As summarized by AppleInsider, Tribble testified before Senate members that Apple doesn’t collect personal information about its users nor does the company share any information with advertisers – rather, the cache file that was discovered by security researchers (which was incorrectly large in size and backed up to a computer during the sync process) is meant to store information about nearby cell towers and WiFi hotspots to enable iPhones and iPads 3G to quickly get signal without having to rely on real-time GPS data all the time. This is a crowd-sourced database that Apple keeps in a small amount on every device as an offline cache – personal data and device identifiers are never sent to Apple, Tribble explained.
Tribble also went on to explain Apple does random audits on App Store apps and follows the tech press and iOS community to find out which apps are violating the privacy rules:
The Apple executive also detailed how his company conducts random audits on applications to make sure they’re playing by the rules. He admitted that Apple does not audit every single one of its 350,000 iPhone applications, just like it would be impossible for the federal government to audit every single taxpayer. Apple also keeps an eye on blogs and its “active community” of application users for potential violations. If a violation is discovered and the issue cannot be resolved, applications will be removed within 24 hours and the developer will be notified.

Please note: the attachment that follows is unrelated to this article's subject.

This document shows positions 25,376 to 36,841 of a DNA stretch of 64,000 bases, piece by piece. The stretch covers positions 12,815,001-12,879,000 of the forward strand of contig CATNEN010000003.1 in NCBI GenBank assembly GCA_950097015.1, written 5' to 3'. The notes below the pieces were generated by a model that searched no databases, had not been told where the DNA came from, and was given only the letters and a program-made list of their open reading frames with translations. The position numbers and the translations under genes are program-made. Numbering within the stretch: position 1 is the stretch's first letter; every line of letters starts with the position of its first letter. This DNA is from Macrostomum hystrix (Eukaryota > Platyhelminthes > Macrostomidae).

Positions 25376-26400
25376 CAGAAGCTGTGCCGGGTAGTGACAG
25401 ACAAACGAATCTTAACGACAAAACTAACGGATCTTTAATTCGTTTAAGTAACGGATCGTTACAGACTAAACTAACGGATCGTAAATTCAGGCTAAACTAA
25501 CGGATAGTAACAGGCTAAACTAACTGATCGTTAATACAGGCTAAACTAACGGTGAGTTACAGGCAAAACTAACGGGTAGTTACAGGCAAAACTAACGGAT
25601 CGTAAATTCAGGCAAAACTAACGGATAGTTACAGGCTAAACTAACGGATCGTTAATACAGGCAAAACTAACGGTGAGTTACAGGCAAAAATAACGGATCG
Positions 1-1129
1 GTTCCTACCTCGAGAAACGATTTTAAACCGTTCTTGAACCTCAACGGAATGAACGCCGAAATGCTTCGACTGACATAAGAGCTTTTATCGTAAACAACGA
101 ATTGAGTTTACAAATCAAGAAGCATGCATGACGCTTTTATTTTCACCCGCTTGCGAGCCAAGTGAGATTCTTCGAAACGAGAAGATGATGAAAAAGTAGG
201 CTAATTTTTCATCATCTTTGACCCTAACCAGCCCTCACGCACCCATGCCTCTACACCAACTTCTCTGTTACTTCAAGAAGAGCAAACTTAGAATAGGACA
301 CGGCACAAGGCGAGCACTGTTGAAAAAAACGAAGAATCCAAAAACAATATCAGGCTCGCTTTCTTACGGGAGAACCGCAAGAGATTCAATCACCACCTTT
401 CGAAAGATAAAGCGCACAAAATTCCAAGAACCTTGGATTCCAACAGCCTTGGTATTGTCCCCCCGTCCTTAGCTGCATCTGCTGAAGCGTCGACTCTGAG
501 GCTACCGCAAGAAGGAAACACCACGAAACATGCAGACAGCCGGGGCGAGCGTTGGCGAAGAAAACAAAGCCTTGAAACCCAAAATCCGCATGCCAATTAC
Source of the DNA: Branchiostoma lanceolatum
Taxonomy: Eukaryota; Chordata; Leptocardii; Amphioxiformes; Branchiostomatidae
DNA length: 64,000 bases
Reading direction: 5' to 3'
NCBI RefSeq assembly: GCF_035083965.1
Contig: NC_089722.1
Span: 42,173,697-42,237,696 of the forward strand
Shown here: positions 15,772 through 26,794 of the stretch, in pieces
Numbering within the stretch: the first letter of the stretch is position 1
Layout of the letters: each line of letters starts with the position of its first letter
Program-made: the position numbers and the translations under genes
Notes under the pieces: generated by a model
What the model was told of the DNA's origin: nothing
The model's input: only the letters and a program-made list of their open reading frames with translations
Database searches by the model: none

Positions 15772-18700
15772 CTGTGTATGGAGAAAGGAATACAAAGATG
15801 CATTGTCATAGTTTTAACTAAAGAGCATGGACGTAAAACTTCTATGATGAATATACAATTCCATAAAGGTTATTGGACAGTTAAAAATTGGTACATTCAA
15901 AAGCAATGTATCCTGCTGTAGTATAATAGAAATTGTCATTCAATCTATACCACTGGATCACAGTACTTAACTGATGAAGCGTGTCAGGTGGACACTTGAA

In most cases, Tribble said, developers quickly correct the issue, as they want to keep their application available in the App Store.
Tribble was joined today by Google’s Alan Davidson. A video of Senator Franken’s opening statement is embedded after the break.